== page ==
“March 23–29. Enos–Words of Mormon: He Works in Me to Do His Will,” Come, Follow Me—For Sunday School: Book of Mormon 2020 (2020)
“March 23–29. Enos–Words of Mormon,” Come, Follow Me—For Sunday School: 2020
Enos–Words of Mormon
He Works in Me to Do His Will
Prepare to teach by reading Enos–Words of Mormon and creating a teaching plan (see Teaching in the Savior’s Way, 19). The suggestions and doctrines in this outline can also help give you ideas.
Record Your Impressions
To give class members opportunities to share what they are learning at home, you could divide them into groups and assign each group to read one of the chapters from Enos–Words of Mormon. Ask them to suggest verses from that chapter that they feel the class should discuss. List these verses on the board, and choose a few to discuss.
Teach the Doctrine
We can receive forgiveness of our sins as we exercise faith in Jesus Christ.
Here are some questions you could invite class members to ponder and discuss as you study Enos 1:1–17: What do we learn from Enos’s experiences about receiving a remission of our sins? How did Enos demonstrate his faith in Jesus Christ? How did this experience affect Enos and how he viewed himself and others?
Our heartfelt prayers will be answered.
To help class members deepen their understanding of prayer, you could divide them into small groups and invite each group to study one of the following passages from Enos 1: verses 2–8, 9–11, or 12–17. Then ask each group to teach the rest of the class something they learned about prayer from their assigned verses. For example, you might invite them to share words and phrases that describe how Enos prayed.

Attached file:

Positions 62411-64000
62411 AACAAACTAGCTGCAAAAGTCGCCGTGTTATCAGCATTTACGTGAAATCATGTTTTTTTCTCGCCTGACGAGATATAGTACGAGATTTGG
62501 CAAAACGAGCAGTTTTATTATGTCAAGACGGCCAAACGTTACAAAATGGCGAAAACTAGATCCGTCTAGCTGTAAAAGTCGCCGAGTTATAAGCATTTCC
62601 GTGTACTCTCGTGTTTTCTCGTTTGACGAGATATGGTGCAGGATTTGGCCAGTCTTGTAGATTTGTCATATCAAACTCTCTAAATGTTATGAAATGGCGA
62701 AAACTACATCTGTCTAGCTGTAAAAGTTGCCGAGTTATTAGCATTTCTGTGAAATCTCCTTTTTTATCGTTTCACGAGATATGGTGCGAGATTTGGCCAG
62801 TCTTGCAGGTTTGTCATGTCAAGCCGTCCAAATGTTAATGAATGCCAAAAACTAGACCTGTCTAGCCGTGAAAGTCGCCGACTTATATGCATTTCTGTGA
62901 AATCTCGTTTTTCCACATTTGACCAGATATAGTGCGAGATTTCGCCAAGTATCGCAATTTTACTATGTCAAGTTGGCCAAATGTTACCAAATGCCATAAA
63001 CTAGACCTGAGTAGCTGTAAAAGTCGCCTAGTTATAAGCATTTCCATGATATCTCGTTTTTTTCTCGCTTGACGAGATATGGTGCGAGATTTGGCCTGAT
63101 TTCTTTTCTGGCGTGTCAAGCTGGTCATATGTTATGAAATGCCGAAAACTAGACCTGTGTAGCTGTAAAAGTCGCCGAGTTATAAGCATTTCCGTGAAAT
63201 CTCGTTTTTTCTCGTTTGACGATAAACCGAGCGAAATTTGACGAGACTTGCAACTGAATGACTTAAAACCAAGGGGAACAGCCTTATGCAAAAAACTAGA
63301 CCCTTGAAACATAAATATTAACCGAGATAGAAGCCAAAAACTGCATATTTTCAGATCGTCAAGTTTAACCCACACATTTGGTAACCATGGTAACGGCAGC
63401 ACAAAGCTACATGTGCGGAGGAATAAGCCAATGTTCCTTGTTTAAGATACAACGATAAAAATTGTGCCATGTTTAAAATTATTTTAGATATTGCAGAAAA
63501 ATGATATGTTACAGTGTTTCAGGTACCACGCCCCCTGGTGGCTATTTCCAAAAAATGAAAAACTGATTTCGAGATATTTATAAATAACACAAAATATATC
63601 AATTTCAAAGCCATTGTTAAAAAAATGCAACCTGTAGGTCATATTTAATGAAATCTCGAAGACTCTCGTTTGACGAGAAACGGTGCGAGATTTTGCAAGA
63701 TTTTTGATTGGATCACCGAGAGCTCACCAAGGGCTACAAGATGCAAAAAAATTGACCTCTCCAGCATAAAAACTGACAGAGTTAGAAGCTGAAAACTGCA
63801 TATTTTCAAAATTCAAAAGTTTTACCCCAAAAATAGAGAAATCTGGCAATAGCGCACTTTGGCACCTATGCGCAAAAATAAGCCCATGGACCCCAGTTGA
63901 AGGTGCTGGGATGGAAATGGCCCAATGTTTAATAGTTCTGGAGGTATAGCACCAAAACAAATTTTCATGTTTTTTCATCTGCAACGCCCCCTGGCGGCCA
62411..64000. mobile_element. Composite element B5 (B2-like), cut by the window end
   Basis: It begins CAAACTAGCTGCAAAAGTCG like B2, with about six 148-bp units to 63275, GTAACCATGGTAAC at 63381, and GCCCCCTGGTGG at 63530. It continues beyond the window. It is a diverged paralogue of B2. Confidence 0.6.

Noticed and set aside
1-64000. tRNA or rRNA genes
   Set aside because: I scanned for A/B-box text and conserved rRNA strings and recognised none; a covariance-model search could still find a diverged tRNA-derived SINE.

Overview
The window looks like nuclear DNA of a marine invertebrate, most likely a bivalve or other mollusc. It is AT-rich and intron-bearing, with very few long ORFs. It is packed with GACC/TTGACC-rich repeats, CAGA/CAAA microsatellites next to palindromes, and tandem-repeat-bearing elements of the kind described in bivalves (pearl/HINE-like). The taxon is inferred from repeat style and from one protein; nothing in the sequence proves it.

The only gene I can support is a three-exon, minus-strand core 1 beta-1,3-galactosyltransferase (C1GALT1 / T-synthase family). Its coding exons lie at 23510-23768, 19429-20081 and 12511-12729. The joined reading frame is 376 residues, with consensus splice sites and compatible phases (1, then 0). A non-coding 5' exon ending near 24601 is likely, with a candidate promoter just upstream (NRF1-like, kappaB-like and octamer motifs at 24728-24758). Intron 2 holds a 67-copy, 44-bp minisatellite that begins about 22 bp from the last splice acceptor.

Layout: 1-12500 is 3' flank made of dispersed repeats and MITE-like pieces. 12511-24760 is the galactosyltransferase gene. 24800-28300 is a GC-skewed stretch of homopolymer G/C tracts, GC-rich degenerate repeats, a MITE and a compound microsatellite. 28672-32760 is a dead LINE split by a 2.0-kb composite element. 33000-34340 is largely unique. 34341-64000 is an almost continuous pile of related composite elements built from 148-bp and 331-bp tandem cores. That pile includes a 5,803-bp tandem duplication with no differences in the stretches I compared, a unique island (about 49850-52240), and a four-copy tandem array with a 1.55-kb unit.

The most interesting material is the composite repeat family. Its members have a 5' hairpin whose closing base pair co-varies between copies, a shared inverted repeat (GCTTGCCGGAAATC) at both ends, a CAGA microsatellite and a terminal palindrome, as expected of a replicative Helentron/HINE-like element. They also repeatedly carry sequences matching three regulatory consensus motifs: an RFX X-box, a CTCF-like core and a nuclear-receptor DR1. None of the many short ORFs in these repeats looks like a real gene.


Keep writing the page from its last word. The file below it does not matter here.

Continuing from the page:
In addition to learning about how Enos prayed, we can also learn much from what Enos prayed about. Perhaps class members could identify who or what Enos prayed for in Enos 1:4–17. According to these verses, why did Enos desire to pray for others? What other truths about prayer do we learn from Enos?
If we keep the commandments, we will prosper.
Jarom and the writers of Omni wrote about the Nephite nation, but their messages apply also to individuals. What do we learn from the books of Jarom and Omni about how righteousness leads to prosperity? (for example, see Jarom 1:7–12 and Omni 1:5–7, 12–18). It might help for class members to define prosperity using a dictionary and the scriptures (for example, see Alma 37:13; 48:15). How does the world’s definition compare to the Lord’s definition? How does the Lord help His people prosper?
Just as the Nephite prophets labored diligently to teach the commandments to the people, our latter-day prophets also teach us about the commandments. After reading Jarom 1:9–12, class members could discuss recent teachings of Church leaders that inspire them to keep the commandments. It may be helpful for class members to review recent conference messages in Church magazines or on the Gospel Library app. Or they could review the standards discussed in For the Strength of Youth. If needed, you can refer to the list of messages in “Additional Resources.” How does obedience to the commandments help us “prosper” in our lives?
The Lord brought many people to the promised land.
The Book of Mormon contains a complex history, and keeping track of the different groups of people it describes can be difficult. One way to learn about each of the peoples in the Book of Mormon could be to create a chart on the board and invite the class to fill it in with information about each group of people (such as Nephites, Lamanites, and the people of Zarahemla). For example, the chart could have the following headings: Group name, When and how they arrived, and What happened to them. Discuss together why it is helpful to understand the things you learned about each group. These entries in Guide to the Scriptures (scriptures.ChurchofJesusChrist.org) can help: “Coriantumr,” “Jaredites,” “Lamanites,” “Mulek,” “Nephites,” and “Zarahemla.”